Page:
Myanmar security forces shoot dead 13 anti-coup protesters

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Mandalay, Myanmar

Myanmar security forces opened fire on protests against military rule on Wednesday, killing at least 13 people, witnesses and media reported, a day after neighbouring countries called for restraint and offered to help Myanmar resolve the crisis.

The security forces resorted to live fire with little warning in several towns and cities, witnesses said, as the junta appeared more determined than ever to stamp out protests against the Feb. 1 coup that ousted the elected government of Aung San Suu Kyi.

“It’s horrific, it’s a massacre. No words can describe the situation and our feelings,” youth activist Thinzar Shunlei Yi told Reuters via a messaging app.

A spokesman for the ruling military council did not answer telephone calls seeking comment. The heaviest toll was in the central town of Monywa, where five people – four men and one woman – were killed, said Ko Thit Sar, editor of the Monywa Gazette.

“We’ve confirmed with family members and doctors, five people have been killed,” he told Reuters.

“At least 30 people are wounded, some still unconscious.” In the main city Yangon, witnesses said at least three people were killed when security forces opened fire with automatic weapons in the early evening.

“I heard so much continuous firing. I lay down on the ground, they shoot a lot and I saw two people killed on the spot,” protester Kaung Pyae Sone Tun, 23, told Reuters. He said several people were wounded and carried away.

Two people were killed in the country’s second-biggest city Mandalay, a witness and media reports said. Two people were killed in the northern mining town of Hpakant, a resident there said, and one person was killed in the central town of Myingyan.

At least 35 people have been killed since the coup. The violence came a day after foreign ministers from Southeast Asian neighbours urged restraint but failed to unite behind a call for the release Suu Kyi and the restoration of democracy.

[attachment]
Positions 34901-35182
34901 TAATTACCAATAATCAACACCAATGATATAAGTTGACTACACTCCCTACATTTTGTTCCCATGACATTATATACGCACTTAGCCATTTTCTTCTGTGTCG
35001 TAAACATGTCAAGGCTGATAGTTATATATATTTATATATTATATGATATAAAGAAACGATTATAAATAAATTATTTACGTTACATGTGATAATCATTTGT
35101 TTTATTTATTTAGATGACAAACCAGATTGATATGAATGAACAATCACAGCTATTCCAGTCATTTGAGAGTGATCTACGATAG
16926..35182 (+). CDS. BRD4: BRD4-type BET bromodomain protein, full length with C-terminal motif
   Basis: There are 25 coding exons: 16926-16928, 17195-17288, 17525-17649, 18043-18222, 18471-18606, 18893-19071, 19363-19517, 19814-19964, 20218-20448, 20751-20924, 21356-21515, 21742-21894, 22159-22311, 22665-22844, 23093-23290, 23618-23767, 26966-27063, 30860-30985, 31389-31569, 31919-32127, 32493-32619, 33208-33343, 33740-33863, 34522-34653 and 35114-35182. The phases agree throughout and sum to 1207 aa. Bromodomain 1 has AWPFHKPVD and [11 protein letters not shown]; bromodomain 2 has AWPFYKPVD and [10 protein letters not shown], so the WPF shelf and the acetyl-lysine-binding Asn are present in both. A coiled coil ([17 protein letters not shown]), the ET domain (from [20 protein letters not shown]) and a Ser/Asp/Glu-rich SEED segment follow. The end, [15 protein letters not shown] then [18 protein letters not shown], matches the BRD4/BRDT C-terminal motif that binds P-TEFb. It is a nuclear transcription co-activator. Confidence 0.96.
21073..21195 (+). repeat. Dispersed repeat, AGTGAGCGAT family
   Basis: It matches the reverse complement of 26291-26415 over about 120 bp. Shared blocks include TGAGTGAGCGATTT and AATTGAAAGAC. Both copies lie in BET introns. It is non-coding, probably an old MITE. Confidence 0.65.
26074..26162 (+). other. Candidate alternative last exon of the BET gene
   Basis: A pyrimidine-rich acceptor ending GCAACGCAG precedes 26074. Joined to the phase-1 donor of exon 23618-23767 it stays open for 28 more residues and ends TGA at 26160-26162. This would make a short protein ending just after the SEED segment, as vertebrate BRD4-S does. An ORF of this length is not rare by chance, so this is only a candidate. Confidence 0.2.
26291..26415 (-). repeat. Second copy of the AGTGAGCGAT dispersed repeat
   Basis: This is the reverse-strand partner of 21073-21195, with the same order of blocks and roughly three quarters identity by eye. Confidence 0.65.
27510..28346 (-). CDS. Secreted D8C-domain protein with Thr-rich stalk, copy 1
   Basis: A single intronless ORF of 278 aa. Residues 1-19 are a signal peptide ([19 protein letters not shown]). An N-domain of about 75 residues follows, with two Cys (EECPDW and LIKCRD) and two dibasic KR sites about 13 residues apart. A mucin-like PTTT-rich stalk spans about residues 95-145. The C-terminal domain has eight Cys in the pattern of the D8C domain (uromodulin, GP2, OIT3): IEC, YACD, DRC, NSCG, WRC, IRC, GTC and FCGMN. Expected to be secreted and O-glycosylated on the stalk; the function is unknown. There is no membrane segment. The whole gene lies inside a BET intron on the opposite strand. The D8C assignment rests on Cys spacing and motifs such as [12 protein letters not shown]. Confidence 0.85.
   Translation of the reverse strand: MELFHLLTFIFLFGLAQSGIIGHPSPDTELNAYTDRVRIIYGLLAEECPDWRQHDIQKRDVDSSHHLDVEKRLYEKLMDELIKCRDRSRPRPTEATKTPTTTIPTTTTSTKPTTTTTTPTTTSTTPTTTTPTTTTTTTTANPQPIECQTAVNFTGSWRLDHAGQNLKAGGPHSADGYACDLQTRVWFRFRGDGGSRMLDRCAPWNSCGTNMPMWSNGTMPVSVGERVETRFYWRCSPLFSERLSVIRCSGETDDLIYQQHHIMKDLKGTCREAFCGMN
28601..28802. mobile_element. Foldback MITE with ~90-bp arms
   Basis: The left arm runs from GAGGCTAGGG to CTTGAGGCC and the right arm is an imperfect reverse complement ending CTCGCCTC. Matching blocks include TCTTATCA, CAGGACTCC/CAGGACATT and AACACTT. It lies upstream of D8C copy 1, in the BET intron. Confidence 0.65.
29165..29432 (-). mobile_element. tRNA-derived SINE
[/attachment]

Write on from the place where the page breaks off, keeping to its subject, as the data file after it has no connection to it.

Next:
“The country is like the Tiananmen Square in most of its major cities,” the Archbishop of Yangon, Cardinal Charles Maung Bo, said on Twitter, referring to the violent suppression of student-led protests in Beijing in 1989.

Security forces breaking up protests in Yangon detained about 300 protesters, the Myanmar Now news agency reported.

Video posted on social media showed lines of young men, hands on heads, filing into army trucks as police and soldiers stood guard. Reuters was unable to verify the footage.

Images of a 19-year-old woman, one of the two shot dead in Mandalay, showed her wearing a T-shirt that read “Everything will be OK”.

Police in Yangon ordered three medics out of an ambulance, shot up the windscreen and then kicked and beat the workers with gun butts and batons, video broadcast by U.S.-funded Radio Free Asia showed. Reuters was unable to verify the video independently.

Democracy activist Esther Ze Naw told Reuters that the sacrifices of those who died would not be in vain.

“We will continue this fight and win. We shall overcome this and win,” she said.
On Tuesday, the Association of Southeast Asian Nations (ASEAN) failed to make a breakthrough in a virtual foreign ministers’ meeting on Myanmar.—AFP